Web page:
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Burmese authorities have widened their assault on illegally imported goods from Thailand to inner regions of the country following a crack down at border trading points.
Police and customs officials are reportedly targeting grocery store owners stocking beer, liquor, soft drinks, cooking oil and tinned food. One shop owner in the town of Tavoy, capital of Burma’s southern Tenasserim division, told DVB that police were confiscating ‘restricted’ goods that carry no official tax.
Shops along the border had been able to bribe officials to continue selling the goods, he said, but the past six months had seen an intensification of the crackdown. Another trader said that while some goods were allowed across the border, their distribution in deeper Burma was prohibited.
“Goods entering Tachilek [in Burma’s northeastern Shan state] are normally sent from to Kengtung and Taunggyi [towns],” said a Kengtung local. “But we heard freight trucks were not allowed to leave. We don’t know the reason for sure.”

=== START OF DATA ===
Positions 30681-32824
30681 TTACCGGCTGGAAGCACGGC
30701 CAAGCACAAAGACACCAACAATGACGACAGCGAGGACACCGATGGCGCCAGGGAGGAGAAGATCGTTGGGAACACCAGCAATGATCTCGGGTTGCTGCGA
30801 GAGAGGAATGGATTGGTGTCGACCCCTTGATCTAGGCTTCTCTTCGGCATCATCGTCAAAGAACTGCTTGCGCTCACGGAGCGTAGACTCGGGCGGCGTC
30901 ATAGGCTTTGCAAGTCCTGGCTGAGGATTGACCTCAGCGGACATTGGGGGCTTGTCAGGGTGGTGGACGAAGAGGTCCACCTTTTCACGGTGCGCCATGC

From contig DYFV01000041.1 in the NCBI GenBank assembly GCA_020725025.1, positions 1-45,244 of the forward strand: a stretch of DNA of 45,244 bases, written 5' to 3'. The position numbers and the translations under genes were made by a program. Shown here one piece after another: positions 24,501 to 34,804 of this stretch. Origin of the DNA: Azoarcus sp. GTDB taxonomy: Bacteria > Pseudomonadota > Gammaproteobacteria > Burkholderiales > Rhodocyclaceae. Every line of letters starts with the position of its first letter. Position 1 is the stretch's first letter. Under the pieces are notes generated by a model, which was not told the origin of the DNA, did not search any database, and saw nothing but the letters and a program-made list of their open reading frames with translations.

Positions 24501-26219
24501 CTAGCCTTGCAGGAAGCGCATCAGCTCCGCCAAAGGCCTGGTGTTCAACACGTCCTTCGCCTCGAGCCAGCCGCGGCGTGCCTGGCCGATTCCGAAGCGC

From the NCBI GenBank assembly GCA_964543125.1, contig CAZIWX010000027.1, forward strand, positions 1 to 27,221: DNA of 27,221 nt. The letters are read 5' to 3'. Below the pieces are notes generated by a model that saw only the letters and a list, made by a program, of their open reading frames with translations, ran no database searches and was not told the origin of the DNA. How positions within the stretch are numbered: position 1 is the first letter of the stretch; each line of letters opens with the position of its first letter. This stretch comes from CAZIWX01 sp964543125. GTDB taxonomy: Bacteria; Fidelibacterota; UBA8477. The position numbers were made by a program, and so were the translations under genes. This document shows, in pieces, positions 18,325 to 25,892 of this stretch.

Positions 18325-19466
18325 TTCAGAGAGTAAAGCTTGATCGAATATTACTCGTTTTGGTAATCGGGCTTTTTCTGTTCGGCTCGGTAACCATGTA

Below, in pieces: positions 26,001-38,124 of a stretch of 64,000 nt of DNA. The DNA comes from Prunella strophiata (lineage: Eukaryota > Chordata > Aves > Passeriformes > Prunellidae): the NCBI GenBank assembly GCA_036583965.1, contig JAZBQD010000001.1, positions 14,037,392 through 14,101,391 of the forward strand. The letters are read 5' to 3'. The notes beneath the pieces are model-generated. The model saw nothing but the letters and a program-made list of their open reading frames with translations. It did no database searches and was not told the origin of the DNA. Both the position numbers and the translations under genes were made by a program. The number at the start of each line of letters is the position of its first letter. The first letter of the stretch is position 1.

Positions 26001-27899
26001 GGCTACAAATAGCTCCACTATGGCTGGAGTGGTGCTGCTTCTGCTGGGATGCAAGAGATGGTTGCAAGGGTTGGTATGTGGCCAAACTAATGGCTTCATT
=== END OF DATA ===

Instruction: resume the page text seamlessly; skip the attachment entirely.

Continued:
The crackdown has caused prices of basic foodstuffs to soar: a bag of rice previously bought for US$6 in Tachilek now costs US$28, the local said. It follows the closure by Burmese authorities of a major border checkpoint in Myawaddy in eastern Burma’s Karen state, close to Thailand’s Mae Sot.
A dispute has erupted between the Thai and Burmese governments over Thailand’s construction of a river dyke along the Moei river, which marks a section of the shared border.
Vehicles had last week been banned from crossing the Friendship Bridge into Burma, and last weekend passengers on foot were also blocked. Burma is believed to be unhappy with the construction of the dyke on the Thai side of the river because it can cause erosion on its side.
Rangoon-based economist Khin Maung Nyo said however that the drop in border trade “was not unusual”.
“The government has to balance out the factors while shops and consumers don’t really think about trading policy; they will still do their business when they see a profit can be made. Also, the border cannot be shut down forever – there will still be a flow of goods.”